DISCUSSION
The accuracy of witness testimony, particularly in automobile accidents, must be tested through scientific analysis. For speed estimates, you must check. Police have to be certified to ‘eyeball’ estimate speed for radar certification. Yet sometimes jurisdictions take as accurate a witness statement as to the approximate speed of a vehicle?
If a witness states a vehicle stopped at a light or sign and then proceeded forward, do we take this as a given? NO. We need to test the capabilities of the vehicle 'under normal driving conditions" to determine if the driver COULD have stopped at the light?
As scientists, accident reconstructionists and law enforcement personnel it is our duty to seek the truth through testing and refining estimates and statements given by eyewitness testimony.
Eyewitness testimony is only one piece of the accident reconstruction puzzle and as demonstrated above and in other research, it can be inaccurate as the eyewitnesses may have “subjective interpretive realities” which may include a bias or an effort to help police or other individuals.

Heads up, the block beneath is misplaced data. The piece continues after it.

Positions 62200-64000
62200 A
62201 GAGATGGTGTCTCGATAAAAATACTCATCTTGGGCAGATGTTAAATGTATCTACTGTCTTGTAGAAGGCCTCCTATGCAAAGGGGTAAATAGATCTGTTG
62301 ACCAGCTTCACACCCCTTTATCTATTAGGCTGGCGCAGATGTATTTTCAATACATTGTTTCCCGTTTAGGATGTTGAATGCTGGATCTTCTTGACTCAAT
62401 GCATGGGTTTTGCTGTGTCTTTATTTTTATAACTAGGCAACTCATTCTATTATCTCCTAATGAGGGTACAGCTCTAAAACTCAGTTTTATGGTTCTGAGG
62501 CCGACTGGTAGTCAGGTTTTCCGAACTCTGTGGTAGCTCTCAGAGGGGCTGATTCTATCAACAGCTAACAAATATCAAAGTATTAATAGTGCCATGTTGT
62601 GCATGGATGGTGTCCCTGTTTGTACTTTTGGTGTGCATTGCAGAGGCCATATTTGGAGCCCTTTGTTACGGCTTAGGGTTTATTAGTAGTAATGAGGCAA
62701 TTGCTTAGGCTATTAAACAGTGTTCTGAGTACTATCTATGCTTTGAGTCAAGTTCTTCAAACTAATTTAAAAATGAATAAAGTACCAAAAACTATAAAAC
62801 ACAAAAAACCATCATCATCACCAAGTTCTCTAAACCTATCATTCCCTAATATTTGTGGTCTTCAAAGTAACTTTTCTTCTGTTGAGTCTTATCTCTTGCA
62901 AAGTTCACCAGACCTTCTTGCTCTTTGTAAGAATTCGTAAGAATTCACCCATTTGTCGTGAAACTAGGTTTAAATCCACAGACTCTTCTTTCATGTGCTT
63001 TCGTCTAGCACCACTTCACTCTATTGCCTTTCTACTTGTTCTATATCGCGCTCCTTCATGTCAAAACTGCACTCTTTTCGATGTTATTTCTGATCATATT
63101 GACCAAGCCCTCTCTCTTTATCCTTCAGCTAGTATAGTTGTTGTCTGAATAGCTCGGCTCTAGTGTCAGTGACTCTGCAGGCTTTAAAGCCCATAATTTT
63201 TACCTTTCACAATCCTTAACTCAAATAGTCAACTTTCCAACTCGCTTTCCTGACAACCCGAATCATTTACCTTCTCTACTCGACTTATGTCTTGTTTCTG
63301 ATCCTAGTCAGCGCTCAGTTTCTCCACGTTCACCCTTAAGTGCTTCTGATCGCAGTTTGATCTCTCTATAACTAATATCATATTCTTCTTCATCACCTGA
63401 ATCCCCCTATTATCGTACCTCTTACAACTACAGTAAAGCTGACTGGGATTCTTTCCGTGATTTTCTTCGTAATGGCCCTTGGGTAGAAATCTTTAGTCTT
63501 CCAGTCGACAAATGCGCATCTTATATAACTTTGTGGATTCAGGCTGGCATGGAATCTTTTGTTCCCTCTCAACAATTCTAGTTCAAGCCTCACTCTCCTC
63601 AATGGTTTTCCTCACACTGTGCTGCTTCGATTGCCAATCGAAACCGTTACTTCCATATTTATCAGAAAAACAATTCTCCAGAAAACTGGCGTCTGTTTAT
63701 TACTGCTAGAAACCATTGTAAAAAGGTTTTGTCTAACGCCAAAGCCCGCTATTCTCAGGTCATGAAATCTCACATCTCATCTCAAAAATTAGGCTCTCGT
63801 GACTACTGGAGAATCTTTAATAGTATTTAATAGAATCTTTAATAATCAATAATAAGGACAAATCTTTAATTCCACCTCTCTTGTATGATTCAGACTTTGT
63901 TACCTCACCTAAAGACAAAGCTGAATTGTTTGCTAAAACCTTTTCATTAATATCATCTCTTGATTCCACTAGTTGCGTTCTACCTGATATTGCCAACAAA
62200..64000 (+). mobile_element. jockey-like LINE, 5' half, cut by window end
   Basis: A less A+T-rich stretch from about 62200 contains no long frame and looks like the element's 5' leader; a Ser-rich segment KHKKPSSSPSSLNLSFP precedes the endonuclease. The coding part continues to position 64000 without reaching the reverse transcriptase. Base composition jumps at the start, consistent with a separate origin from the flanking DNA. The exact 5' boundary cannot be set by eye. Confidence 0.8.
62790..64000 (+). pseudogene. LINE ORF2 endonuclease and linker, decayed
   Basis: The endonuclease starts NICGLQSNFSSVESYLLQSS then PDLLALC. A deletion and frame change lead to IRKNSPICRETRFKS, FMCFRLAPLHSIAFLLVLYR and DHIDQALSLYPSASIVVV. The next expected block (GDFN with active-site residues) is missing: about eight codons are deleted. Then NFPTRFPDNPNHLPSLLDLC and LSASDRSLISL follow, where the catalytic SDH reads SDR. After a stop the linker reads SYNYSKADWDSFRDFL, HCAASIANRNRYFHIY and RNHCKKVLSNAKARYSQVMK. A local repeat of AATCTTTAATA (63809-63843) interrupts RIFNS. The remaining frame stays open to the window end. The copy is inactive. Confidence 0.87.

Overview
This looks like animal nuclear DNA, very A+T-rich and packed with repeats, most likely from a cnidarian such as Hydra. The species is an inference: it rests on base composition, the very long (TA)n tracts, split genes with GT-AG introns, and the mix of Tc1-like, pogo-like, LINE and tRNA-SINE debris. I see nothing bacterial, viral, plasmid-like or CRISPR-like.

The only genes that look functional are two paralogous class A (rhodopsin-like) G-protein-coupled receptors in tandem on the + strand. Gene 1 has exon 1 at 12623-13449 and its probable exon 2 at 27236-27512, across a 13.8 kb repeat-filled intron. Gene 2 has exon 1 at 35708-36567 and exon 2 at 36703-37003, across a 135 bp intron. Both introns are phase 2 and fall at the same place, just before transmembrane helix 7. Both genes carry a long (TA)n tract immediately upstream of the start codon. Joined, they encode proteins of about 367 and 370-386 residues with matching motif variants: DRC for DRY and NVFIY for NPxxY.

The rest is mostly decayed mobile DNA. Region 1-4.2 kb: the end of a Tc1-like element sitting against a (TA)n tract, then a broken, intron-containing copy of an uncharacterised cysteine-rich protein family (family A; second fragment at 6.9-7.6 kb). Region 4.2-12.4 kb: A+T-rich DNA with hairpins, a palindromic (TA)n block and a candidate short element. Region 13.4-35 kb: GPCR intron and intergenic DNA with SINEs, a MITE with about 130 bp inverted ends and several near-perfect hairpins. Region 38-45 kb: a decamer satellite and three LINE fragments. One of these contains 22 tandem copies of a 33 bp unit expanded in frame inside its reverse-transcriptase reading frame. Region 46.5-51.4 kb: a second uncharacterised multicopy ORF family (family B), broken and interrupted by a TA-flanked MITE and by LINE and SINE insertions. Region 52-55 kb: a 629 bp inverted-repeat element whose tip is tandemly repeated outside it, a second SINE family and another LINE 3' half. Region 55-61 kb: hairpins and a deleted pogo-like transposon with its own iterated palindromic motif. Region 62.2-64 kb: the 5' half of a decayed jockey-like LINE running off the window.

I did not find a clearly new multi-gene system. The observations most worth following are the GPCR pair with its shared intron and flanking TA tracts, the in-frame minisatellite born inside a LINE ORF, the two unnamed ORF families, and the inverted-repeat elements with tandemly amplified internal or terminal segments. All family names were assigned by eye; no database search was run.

It is our DUTY as accident reconstructionists to test the veracity of eyewitness testimony.
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MSI
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Re: How accurate is eyewitness memory?

Post by MSI » Tue Aug 11, 2009 10:17 pm

Some additional links on eyewitness memory:
July 12, 2009: 60 MINUTES: Eyewitness: How Accurate Is Visual Memory?
Transcript of the program
Also from Stanford:
The Problem with Eyewitness Testimony. Commentary on a talk by Fisher & Tversky by Engelhardt html PDF
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brian
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Re: How accurate is eyewitness memory?

Post by brian » Thu Aug 27, 2009 9:33 am